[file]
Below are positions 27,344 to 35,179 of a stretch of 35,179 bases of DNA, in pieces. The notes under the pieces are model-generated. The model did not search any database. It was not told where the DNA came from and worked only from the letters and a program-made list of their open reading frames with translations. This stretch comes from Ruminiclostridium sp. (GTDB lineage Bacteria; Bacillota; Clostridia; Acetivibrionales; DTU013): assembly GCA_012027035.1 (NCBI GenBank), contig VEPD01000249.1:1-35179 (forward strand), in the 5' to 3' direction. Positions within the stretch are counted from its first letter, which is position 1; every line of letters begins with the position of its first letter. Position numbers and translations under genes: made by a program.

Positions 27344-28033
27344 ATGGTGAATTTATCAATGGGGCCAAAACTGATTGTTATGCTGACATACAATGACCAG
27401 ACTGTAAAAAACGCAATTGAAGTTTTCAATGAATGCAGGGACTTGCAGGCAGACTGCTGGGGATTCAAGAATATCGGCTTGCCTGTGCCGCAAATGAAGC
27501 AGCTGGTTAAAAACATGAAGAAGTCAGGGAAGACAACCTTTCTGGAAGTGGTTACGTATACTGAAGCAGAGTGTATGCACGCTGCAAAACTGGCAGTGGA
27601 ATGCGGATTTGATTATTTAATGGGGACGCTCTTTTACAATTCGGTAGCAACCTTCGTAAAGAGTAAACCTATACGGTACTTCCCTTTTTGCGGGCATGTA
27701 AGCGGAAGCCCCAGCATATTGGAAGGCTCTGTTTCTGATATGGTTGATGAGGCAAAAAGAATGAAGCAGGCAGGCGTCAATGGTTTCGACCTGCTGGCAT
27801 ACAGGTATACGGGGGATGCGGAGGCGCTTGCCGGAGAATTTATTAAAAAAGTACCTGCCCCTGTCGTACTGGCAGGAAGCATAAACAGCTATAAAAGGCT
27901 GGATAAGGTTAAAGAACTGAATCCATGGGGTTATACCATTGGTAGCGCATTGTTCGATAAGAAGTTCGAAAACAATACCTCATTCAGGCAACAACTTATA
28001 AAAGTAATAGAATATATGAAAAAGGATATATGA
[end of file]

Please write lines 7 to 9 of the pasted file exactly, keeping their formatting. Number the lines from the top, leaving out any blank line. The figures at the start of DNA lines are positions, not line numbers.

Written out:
27701 AGCGGAAGCCCCAGCATATTGGAAGGCTCTGTTTCTGATATGGTTGATGAGGCAAAAAGAATGAAGCAGGCAGGCGTCAATGGTTTCGACCTGCTGGCAT
27801 ACAGGTATACGGGGGATGCGGAGGCGCTTGCCGGAGAATTTATTAAAAAAGTACCTGCCCCTGTCGTACTGGCAGGAAGCATAAACAGCTATAAAAGGCT
27901 GGATAAGGTTAAAGAACTGAATCCATGGGGTTATACCATTGGTAGCGCATTGTTCGATAAGAAGTTCGAAAACAATACCTCATTCAGGCAACAACTTATA